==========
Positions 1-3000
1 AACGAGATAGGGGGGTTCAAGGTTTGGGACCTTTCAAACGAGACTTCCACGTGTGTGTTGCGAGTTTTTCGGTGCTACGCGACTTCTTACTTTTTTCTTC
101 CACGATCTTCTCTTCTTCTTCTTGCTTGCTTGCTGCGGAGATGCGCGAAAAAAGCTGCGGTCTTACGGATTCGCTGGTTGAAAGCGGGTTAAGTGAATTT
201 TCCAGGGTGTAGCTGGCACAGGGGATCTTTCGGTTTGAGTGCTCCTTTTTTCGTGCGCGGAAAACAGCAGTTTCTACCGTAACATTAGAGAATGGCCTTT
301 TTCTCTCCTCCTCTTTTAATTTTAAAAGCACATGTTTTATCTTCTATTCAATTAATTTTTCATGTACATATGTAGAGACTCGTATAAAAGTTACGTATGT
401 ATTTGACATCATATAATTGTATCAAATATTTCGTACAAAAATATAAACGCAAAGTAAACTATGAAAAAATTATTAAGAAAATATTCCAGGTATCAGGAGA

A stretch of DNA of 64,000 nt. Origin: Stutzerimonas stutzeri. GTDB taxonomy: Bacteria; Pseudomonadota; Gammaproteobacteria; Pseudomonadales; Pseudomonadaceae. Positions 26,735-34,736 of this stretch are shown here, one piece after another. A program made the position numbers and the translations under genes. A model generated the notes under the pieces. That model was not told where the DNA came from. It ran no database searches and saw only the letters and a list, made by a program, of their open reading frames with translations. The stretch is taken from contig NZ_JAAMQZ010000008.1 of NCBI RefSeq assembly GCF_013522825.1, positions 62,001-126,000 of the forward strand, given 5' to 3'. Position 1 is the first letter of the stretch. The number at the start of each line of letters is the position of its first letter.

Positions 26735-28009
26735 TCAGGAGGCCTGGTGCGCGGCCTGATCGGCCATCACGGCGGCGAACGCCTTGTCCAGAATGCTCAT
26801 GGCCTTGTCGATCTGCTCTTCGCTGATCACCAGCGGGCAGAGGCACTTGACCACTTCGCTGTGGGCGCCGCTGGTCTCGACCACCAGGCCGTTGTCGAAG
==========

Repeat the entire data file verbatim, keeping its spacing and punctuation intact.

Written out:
Positions 1-3000
1 AACGAGATAGGGGGGTTCAAGGTTTGGGACCTTTCAAACGAGACTTCCACGTGTGTGTTGCGAGTTTTTCGGTGCTACGCGACTTCTTACTTTTTTCTTC
101 CACGATCTTCTCTTCTTCTTCTTGCTTGCTTGCTGCGGAGATGCGCGAAAAAAGCTGCGGTCTTACGGATTCGCTGGTTGAAAGCGGGTTAAGTGAATTT
201 TCCAGGGTGTAGCTGGCACAGGGGATCTTTCGGTTTGAGTGCTCCTTTTTTCGTGCGCGGAAAACAGCAGTTTCTACCGTAACATTAGAGAATGGCCTTT
301 TTCTCTCCTCCTCTTTTAATTTTAAAAGCACATGTTTTATCTTCTATTCAATTAATTTTTCATGTACATATGTAGAGACTCGTATAAAAGTTACGTATGT
401 ATTTGACATCATATAATTGTATCAAATATTTCGTACAAAAATATAAACGCAAAGTAAACTATGAAAAAATTATTAAGAAAATATTCCAGGTATCAGGAGA

A stretch of DNA of 64,000 nt. Origin: Stutzerimonas stutzeri. GTDB taxonomy: Bacteria; Pseudomonadota; Gammaproteobacteria; Pseudomonadales; Pseudomonadaceae. Positions 26,735-34,736 of this stretch are shown here, one piece after another. A program made the position numbers and the translations under genes. A model generated the notes under the pieces. That model was not told where the DNA came from. It ran no database searches and saw only the letters and a list, made by a program, of their open reading frames with translations. The stretch is taken from contig NZ_JAAMQZ010000008.1 of NCBI RefSeq assembly GCF_013522825.1, positions 62,001-126,000 of the forward strand, given 5' to 3'. Position 1 is the first letter of the stretch. The number at the start of each line of letters is the position of its first letter.

Positions 26735-28009
26735 TCAGGAGGCCTGGTGCGCGGCCTGATCGGCCATCACGGCGGCGAACGCCTTGTCCAGAATGCTCAT
26801 GGCCTTGTCGATCTGCTCTTCGCTGATCACCAGCGGGCAGAGGCACTTGACCACTTCGCTGTGGGCGCCGCTGGTCTCGACCACCAGGCCGTTGTCGAAG